$48 Million in Centennial Challenge Projects Announced by NPS

In early February, the National Park Service (NPS) announced about $48 million worth of Centennial Challenge projects, designed mostly to help national parks across the United States upgrade visitor services and improve outreach efforts to the public. The NPS especially hoped to attract more young people to visit the national parks. The Centennial Challenge program marks the beginning of the NPS’s second century. The U.S. Congress has provided $15 million for these projects in 2016, and another $33 million comes from more than 90 NPS partners. Partners include such organizations as the National Park Foundation, natural history associations, local school districts, youth associations, resorts, and marinas.

The 2016 Centennial Challenge program includes 69 projects at 63 parks in 38 states, the District of Columbia, and the Virgin Islands. The program for 2016 follows up on progress made in the 2015 program, which cost about $22 million ($10 million of which had been funded by Congress). NPS Director Jonathan B. Jarvis described the Centennial Challenge program as being important to “further the National Park Service mission to protect, preserve, and share the nation’s most iconic sites with all Americans.”

Among the many projects slated for work in 2016 were new visitor center exhibits at Mississippi National River and Recreation Area in Minnesota; updating of the visitor center at Saguaro National Park in Arizona; restoration of a glass storefront at Petrified Forest National Park in Arizona; new accessible trails at Sequoia and Kings Canyon national parks in California and Glacier National Park in Montana; and fire-suppression systems at Glen Echo Park in Maryland and Blue Ridge Parkway in North Carolina and Virginia. Other funded projects included resurfacing of the Crissy Field Promenade and new interpretive signage at Golden Gate National Recreational Area in California; and rehabilitation of the Conococheague Aqueduct at Chesapeake and Ohio Canal National Historical Park in Maryland.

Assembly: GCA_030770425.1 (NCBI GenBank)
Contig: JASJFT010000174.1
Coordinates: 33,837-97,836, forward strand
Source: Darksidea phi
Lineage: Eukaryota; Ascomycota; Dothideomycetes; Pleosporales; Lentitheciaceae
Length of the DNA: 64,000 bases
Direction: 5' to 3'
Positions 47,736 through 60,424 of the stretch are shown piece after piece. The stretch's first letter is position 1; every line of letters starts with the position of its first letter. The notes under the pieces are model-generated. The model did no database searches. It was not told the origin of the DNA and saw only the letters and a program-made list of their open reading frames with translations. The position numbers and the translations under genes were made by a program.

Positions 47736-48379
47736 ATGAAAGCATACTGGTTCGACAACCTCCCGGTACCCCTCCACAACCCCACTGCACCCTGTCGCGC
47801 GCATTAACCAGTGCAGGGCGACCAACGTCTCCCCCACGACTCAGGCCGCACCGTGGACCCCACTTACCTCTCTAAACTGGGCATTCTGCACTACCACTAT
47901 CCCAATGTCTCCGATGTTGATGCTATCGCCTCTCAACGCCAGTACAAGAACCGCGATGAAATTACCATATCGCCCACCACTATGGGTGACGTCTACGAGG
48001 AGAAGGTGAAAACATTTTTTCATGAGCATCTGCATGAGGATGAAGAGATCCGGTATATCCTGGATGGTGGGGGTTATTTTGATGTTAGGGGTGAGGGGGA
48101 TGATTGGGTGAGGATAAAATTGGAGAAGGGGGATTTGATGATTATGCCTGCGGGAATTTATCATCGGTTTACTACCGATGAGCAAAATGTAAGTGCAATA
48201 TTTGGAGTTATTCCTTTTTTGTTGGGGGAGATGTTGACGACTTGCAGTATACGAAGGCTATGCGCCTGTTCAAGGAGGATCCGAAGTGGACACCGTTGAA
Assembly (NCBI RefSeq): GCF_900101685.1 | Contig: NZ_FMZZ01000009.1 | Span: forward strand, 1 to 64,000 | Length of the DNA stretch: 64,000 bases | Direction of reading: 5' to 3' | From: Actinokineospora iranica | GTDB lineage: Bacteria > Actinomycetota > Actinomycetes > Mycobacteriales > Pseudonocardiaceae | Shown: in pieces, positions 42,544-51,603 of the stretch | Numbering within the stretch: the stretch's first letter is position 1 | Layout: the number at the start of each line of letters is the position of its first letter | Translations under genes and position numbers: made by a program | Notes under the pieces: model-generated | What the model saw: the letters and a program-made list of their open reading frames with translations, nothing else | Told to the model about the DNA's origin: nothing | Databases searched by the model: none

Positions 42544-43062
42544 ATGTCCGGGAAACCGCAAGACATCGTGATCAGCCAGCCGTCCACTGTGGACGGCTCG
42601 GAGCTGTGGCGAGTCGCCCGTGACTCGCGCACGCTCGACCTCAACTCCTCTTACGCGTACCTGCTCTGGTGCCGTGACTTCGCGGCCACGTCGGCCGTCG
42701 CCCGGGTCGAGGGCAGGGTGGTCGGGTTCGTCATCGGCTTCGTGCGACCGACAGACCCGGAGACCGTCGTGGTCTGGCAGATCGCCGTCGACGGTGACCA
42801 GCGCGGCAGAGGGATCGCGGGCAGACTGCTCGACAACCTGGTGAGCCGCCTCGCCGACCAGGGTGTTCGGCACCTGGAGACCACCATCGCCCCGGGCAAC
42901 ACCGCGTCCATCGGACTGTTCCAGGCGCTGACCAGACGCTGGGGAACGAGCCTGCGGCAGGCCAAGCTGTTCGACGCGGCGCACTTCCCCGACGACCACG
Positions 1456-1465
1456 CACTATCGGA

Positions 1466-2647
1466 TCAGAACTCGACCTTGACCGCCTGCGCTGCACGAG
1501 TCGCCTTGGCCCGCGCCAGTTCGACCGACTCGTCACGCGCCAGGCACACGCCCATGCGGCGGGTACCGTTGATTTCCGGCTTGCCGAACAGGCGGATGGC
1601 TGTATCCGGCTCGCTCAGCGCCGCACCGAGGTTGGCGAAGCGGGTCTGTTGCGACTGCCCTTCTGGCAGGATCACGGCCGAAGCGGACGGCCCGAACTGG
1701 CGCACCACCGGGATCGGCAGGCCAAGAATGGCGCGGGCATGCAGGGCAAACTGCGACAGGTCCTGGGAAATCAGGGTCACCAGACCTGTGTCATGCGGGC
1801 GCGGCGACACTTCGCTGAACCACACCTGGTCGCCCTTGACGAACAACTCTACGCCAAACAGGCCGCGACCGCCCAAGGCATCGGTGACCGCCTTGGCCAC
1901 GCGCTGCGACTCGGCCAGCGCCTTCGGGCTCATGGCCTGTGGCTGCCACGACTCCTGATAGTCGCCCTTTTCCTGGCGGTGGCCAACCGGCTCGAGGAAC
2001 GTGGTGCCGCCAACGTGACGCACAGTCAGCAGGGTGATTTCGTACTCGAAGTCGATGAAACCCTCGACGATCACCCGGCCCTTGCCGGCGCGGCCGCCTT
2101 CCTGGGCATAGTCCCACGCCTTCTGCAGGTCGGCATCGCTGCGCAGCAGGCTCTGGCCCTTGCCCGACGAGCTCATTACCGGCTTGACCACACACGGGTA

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More than $4 million was set aside by the NPS for its Every Kid in a Park program, which includes, among other things, transportation to bring children, mainly from fourth grade, to national parks. As an example of previous activities in this program, children became involved in monitoring forest restoration efforts at Valles Caldera National Preserve in New Mexico. Other activities in this program have sought to engage young people in developing new trial signs and to strengthen connections of modern-day Pueblo youth to their ancestors